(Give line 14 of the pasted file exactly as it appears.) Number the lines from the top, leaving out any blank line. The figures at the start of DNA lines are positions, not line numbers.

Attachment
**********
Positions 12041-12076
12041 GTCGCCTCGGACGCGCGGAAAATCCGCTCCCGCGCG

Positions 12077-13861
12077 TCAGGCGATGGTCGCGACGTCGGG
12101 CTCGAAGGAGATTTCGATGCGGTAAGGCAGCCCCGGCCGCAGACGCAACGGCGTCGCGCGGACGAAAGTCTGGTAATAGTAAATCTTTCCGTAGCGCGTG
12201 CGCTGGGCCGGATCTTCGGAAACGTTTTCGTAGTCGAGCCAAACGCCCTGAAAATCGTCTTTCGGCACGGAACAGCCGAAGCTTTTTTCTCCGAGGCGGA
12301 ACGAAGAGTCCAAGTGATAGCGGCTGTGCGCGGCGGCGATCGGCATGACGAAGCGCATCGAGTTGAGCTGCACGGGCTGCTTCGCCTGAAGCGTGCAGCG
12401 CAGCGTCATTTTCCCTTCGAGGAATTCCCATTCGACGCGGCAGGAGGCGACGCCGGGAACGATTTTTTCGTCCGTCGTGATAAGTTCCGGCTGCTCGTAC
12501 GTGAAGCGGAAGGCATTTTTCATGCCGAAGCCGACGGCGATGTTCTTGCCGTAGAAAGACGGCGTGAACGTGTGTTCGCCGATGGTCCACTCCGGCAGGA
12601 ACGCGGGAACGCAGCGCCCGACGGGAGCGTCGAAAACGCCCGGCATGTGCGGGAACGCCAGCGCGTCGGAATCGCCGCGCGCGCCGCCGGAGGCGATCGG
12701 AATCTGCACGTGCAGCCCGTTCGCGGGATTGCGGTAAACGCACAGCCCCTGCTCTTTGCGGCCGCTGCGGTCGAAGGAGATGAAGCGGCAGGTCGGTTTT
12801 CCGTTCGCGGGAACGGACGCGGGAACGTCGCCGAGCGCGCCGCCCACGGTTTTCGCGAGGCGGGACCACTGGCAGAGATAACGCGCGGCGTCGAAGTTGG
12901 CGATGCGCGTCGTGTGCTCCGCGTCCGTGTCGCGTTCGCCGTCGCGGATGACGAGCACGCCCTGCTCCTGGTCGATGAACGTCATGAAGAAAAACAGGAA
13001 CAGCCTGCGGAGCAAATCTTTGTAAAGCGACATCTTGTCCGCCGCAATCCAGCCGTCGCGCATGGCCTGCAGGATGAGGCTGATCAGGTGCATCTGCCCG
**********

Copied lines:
13001 CAGCCTGCGGAGCAAATCTTTGTAAAGCGACATCTTGTCCGCCGCAATCCAGCCGTCGCGCATGGCCTGCAGGATGAGGCTGATCAGGTGCATCTGCCCG